our comfortable dwellings are mournful and wretched
with hunger and despairf
Of what avail, in the Mind on high, are worded thanks
for means and health and strength not used to help bear
some brother's burden?
We have remembered God? We have prayed faith
fully, thanking Him for blessings and asking for more?
(Continued on Page Six.) "." - .
n. y. nun
(United Press Leased Wire.)
WASHINGTON, Nov. 23.—
Tlie population of the state of
New York is 9,113,279, as an-,
nounced by the census bureau
today. The population of Ohio
WINS HER DIVORCE
(By United Press Leased Wire)
SEATTLE, Wash., Nov. 23.
—By winning a divorce from
her husband, Charles Norman
Giover, Mrs. Cora Glover has
$20,000 to help her enjoy her
new freedom. Glover is the
owner of the Plaza hotel here.
When the decree was signed
by the court yesterday, which
gives the wife absolute divorce
and the custody of the two
children, Glover gave Mrs.
Glover $20,000 in lieu of ali
SEN OK FRANCISCO MADERO.
A tin can—any old tin can—is
Out open ut the top with a Jack- j
kuife (can openers have not,
reached the peons) and a roll ol tin
as long and as large as your finger I
is inserted to protect the fuse. The
cuds of a handle of wire Is run ,
through one side and • Urn lied j
Thru the bomb is filled with dyna
And when ail other meant tall, f
the peon patriot hurls this crude j
bomb into (lie ranks of tht> rurales, I
into the open door of a bank, or at j
any other thing which, in bis mind, j
represents the government,
SPOKANE, WASHINGTON, WEDNESDAY, NOVEMBER 23, 1910.
Marches to Scaffold Without
(By United Press.)
LONDON, Nov. 23.—
Among- a score of unmarked
flagstone-covered graves in
the yard at PentonviJle
prison today lies the l>ody of
Dr. Hawlev 11. Crippen,
while Miss Ethel Claire
Leneve, for whom Crippen
committed a crime for which
he paid With his life, is being
borne toward America on
the liner Majestic.
Dr, H. H. Crippen. hanged today
at Pentonville for the murder of
his wife. Utile Elmore Crippen, is
accounted one of the most remark
able criminals that ever sprung a
trap in any gallows in Merrie Eng
Whether Crlppen confessed the
crime to his spiritual adviser,
Father Carey, after embracing
Catholicism shortly before his brief]
journey to the gallows, whether he
confided the details of a horrible
murder to Solicitor Newton, " his
counsel, or whether he sold g
ppurtoua or a buna fide confession '
to the London Evening Times to
provide Miss Leneve with a com
petence, probably will be
known The Times reiterates today
that the American physician con
fessed a cunningly planned crime;
Father Carey, .Miss Leneve and Ar
thur Newton. Crippen's counsel, de
nied knowledge of any confession.
A Wakeful Night.
The doomed man's last night on
earth was a wakeful one. He called
liequently to the dath watch to
ask the time. Father Carey of the
Church of the Sacred Heart arrived
at dawn and administered the last
rltea of the church Crlppen en-
IContlnued on Page Six.)
SAVE MONEY ON
Nearly everything that you
will need for your Thanksgiving
preparations you will find listed
in the advertising columns at
very distinct price concessions.
When you take advantage of
these opportunities you are just
exactly that much money ahead.
It is a notable fact that Spokane
stores carry the most reliable
merchandise, so when they offer
price reductions it is just the
same as making a
saving Be i render of tee ada
e\ si v day. Start now.
ANOTHER KINK ON THE TOBOG;
HE HAS A PARIS GIRL, TOO
MI-LE. LUCIE LANTELME.
Parte 'is the great stamping i
ground- for European kings, ex
ki.igs and would-be kings. There
they bask in the sunshine of the
smiles' of kind stage fairies. Man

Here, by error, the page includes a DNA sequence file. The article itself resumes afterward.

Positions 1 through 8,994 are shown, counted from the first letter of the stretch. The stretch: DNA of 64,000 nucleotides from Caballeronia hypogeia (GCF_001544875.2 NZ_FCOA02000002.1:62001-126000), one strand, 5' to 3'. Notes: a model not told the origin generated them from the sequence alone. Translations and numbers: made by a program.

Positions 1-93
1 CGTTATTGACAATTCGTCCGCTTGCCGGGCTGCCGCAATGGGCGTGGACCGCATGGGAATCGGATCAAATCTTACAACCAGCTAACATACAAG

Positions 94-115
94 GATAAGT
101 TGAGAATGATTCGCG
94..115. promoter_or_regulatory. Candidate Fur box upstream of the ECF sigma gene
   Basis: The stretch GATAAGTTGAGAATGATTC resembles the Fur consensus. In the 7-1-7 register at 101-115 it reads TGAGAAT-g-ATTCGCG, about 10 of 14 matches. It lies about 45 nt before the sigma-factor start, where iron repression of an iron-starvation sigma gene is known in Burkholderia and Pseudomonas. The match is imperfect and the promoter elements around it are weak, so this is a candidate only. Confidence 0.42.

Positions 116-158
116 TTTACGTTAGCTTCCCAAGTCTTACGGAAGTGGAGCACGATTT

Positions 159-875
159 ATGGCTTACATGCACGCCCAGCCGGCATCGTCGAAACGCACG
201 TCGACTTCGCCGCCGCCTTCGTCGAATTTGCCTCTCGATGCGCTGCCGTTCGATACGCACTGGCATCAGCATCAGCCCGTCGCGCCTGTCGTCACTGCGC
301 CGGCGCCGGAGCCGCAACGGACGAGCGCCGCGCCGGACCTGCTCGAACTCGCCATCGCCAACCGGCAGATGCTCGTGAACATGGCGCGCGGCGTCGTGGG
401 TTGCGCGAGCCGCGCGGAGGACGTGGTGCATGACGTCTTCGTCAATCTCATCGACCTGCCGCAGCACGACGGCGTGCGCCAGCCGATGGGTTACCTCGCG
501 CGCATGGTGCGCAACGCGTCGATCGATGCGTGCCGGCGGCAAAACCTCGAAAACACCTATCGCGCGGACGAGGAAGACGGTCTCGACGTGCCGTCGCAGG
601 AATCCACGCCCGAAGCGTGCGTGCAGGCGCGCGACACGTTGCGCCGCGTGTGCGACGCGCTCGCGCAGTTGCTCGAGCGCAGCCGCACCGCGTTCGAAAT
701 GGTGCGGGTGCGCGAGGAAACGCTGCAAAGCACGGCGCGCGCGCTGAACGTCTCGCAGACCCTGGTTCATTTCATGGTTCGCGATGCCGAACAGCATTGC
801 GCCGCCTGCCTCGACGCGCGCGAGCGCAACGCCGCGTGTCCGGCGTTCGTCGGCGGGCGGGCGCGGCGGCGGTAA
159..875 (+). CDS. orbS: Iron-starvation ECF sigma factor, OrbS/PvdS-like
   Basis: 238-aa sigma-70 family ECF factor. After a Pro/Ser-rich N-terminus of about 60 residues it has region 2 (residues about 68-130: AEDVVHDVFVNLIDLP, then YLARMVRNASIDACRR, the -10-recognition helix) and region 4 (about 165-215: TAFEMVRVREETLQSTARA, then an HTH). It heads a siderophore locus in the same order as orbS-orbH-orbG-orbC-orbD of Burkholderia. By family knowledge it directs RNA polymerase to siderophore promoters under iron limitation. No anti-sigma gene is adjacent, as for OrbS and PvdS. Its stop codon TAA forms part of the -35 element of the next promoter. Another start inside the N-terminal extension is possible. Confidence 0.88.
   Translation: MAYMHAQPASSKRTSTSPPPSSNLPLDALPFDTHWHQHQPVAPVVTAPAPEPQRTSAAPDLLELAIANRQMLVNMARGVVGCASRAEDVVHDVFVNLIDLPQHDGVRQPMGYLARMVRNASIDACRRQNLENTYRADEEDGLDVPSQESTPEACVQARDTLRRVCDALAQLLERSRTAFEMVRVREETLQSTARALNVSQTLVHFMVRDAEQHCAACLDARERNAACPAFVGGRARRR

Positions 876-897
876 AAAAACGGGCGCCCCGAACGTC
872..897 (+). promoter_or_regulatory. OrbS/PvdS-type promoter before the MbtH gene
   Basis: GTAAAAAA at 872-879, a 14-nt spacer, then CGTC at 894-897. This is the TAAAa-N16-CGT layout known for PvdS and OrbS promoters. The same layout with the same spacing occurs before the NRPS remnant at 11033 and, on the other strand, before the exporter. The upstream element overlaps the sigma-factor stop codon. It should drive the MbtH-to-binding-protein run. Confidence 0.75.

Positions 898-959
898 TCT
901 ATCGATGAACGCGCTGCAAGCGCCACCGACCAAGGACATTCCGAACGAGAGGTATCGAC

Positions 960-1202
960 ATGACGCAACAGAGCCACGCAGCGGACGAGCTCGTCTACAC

uel's fail from a throne on account
DID YOU KNOW SPOKANE
WAS A "DEATH TRAP
Didn't know that Spokane had a
death trap, eh?
Well, just wander down Howard
street to the Great Northern Rail
way tracks some fine day and take
a look at the mill race which sup
plies the power for the Echo mill.
If you don't see the worst death
trap that ever gathered in Its vic
time in the city of Spokane, you
had better have a guardian appoint
ed, for you are blind and might
fall into the trap yourself.
Just where the Great Northern
trucks leave Howard "street west
bound. Is the place where the dead
ly death hole Is located, and into
Its watery depths many victims
have fallen during the last few j
jjsars. Some few have been res-1
cued In time, but the majority of
thVm have passed into the great be
yond via the water route.
:At this point the Great Northern
(picks are run across the mill race
On trestles, and between !hes<
trestles there is nn open ■pace
wide enough for a man to fall
The street is but poorly lighted
here, and anyone passing along in
the dusk of evening or the dark
ness, of night, by wandering hut a
fey jfeet out of the '.)e>iten path,
sttinil'h into one of these death
holej and add one more unfortu
nate victim to the already long list.
It was at this point that last
night's victim. Adolph Berger, sup
posed |o he a carpenter, fell into
the treacherous waters, shortly af
ter f> e'clock, and perished before
aid ootid reach him.
Last night he was passing along
Howard street and in crossing the
GIRL PL A YS STA TUE
IN THE BULL RING
MADKID, Spain. Nov. _';t. —For the first time a woman, young Kosa-
Ro Seville, lias been permitted to appear In the bull ring as "Don Tau
The person representing Don Tancredo is dressed entirely in white, i
to appear as much like a statue as possible, and takes his or (in this
cartel her place In the center of the arena before the bull is let in. Nat- |
urally. it is Important for the person playing the part of a statue to re-,
niifectly still. It neaily always happens that the bull approaches
the object, sniffs at it, and, finding it motionless, leaves it without fur-j
tfcjl ; \ obligation, and "Don Tancredo" Is safe.
I The performance is a very risky one, for the least movement of the
'sja'ne ' would be Itailtltlattb noted by the bull with disastrous results
t<J( i • fivpt r—vriitnr
1 I nder the late conservative govt-: umeut this spectacle was forbid
it under thi liberal rvgimv It is once again petiuiuud,
of his infatuation with the win
some Gabby, may likely be dupli
cated in the not very distant fu
ture in Greece.
For some time there have been